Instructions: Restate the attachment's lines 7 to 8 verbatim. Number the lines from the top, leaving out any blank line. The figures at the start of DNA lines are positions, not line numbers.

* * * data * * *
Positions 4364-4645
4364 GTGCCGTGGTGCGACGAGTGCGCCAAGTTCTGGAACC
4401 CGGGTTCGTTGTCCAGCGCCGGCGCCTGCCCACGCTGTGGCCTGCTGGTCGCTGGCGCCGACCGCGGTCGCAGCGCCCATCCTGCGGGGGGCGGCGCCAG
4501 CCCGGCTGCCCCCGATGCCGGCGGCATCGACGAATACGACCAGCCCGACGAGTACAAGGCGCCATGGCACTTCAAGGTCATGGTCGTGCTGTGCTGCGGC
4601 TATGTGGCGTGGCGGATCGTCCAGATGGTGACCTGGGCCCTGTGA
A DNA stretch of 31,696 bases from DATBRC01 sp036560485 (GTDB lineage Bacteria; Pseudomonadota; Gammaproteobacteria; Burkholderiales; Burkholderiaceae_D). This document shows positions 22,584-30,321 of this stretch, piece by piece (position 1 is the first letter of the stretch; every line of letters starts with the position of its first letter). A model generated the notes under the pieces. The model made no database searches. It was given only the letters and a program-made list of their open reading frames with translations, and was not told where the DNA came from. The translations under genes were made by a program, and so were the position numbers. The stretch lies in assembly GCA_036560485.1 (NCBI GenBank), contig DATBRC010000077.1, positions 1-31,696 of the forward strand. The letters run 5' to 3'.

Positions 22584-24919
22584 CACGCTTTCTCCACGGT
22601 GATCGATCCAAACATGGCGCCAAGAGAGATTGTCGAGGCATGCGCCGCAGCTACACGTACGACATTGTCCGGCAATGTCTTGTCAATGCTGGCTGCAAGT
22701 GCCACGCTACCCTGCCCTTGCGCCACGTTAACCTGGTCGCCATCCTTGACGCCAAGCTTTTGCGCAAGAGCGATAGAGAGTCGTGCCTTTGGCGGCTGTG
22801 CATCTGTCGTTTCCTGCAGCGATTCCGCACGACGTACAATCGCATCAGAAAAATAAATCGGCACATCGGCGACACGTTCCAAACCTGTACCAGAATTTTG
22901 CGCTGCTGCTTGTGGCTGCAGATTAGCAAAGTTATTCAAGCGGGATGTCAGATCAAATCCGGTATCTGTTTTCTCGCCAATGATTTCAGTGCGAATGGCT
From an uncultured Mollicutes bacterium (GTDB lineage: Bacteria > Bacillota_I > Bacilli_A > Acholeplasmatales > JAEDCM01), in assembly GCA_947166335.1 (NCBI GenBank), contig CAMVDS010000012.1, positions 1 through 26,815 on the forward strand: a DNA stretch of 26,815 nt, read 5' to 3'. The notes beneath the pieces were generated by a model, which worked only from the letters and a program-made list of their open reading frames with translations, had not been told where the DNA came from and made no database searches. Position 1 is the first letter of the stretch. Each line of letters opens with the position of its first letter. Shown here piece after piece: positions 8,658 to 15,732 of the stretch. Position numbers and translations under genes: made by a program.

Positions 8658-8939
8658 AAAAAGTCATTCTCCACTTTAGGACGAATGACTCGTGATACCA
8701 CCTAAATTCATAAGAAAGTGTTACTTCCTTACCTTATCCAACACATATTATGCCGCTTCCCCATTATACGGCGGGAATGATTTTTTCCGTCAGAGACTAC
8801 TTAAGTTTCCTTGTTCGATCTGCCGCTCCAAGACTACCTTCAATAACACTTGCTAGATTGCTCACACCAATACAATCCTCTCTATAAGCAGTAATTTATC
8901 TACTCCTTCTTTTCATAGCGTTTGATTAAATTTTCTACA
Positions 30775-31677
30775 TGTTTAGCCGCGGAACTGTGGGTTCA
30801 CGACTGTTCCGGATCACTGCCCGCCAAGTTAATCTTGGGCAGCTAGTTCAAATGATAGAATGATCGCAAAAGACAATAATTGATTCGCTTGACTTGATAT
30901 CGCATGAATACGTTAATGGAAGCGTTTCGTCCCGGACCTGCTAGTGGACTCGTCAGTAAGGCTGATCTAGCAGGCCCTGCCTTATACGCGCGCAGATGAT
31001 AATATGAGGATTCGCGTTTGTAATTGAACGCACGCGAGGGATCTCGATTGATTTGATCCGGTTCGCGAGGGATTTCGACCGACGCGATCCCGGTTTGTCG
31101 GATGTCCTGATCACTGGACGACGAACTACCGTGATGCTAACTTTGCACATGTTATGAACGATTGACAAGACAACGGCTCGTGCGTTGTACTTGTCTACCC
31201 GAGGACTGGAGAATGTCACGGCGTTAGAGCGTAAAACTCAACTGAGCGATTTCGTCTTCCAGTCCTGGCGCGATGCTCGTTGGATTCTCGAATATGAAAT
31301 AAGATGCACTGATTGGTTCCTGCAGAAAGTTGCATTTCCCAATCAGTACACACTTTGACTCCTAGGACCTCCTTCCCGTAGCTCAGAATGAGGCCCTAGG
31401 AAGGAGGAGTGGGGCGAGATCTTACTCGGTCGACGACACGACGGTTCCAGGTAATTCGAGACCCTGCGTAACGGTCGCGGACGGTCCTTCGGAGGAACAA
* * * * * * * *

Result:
Positions 22584-24919
22584 CACGCTTTCTCCACGGT